In my last note, I stated that a number of factors make mining a challenging business, one of
which is that producers do not have control over the market price of their products. One might
argue that this is not entirely correct, as technology innovation enables more efficient and lower
cost of production and hence the option to sell products at a reduced price. Several examples of
this include the development of very large-scale mining and processing methods and heap
leaching technology, all of which served to lower unit production costs in constant dollar terms.
However, other factors beyond producers’ control determine commodity pricing. The most
obvious is the strength of the global economy, which is variable in the short term and garners
near-constant media attention. But step back from the daily media blasts and consider that we
have just reached the seven billion mark in global population and current projections see it
reaching eight billion as soon as 2035 – it was only two billion as recently as 1920! Pair this
growth with the increase in the global standard of living and associated consumption, and it
becomes apparent that over the longer term commodity supply may struggle to meet demand,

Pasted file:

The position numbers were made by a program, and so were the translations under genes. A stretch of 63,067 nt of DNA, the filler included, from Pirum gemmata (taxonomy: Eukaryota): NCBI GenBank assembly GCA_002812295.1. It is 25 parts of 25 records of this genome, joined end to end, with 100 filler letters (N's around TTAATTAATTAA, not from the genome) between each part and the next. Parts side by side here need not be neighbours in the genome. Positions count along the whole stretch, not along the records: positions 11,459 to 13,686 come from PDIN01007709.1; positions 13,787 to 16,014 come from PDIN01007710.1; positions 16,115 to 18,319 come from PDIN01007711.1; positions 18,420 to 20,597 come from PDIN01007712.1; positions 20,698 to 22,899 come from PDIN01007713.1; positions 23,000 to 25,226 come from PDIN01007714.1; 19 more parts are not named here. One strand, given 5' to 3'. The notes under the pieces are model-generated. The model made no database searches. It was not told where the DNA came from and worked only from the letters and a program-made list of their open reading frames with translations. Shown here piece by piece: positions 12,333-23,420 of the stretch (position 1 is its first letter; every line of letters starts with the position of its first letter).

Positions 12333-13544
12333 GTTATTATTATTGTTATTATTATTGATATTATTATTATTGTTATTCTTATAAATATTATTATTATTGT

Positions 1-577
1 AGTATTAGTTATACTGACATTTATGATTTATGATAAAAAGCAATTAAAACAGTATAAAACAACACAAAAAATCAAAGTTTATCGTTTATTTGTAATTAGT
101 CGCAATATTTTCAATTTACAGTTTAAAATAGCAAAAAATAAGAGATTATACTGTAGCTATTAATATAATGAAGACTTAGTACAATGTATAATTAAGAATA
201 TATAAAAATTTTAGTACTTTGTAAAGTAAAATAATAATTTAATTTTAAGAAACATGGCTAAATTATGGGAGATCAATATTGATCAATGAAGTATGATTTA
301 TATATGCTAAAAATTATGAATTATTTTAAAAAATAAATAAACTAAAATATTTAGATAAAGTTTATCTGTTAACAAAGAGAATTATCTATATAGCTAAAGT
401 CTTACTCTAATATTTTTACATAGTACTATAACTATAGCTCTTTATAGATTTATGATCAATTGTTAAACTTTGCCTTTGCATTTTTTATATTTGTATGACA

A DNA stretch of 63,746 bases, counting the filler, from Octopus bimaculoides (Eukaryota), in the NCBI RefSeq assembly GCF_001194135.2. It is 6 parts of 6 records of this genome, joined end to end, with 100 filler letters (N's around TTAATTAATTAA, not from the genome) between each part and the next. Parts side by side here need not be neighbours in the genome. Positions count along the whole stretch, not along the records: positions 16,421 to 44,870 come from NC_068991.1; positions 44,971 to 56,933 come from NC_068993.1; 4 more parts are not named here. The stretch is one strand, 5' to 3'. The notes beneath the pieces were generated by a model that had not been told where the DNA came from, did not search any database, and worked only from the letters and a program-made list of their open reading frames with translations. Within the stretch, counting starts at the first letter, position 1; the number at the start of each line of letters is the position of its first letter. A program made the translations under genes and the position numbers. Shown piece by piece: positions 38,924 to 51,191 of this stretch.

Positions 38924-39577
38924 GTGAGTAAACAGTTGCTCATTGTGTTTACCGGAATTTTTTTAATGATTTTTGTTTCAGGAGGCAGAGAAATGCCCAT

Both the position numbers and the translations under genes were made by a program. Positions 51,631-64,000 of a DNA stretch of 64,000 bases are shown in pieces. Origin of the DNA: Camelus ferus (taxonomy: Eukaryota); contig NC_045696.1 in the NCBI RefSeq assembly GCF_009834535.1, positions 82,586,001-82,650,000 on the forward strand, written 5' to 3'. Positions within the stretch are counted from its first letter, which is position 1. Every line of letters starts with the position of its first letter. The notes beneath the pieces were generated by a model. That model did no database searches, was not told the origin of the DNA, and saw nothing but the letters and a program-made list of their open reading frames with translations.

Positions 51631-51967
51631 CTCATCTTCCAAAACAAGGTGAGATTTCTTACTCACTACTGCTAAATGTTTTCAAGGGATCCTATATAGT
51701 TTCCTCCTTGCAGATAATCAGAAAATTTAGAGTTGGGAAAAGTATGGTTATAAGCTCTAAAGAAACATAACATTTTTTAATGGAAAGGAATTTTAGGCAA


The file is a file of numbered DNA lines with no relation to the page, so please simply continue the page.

and we know what the result will be.
In the future, commodity prices are bound to increase in real terms. Deposits are difficult to
discover and develop and average grades are decreasing. Fortunately, the application of new
methods and technologies will help make these lower-grade deposits commercially viable. For the
shorter term, say in the next two to three years, commodity prices and the fortunes of our industry
are more difficult to predict. The current softness in many commodity prices has caused our
industry to pull back, cut costs and reduce debt. Investment in the mineral sector has dropped
dramatically over the past two to three years and as a result the industry is in a downturn. These
factors will eventually reverse and long-term growth will return. I, for one, will bet on that.
Next: Letter to the editor
A call to the more fortunate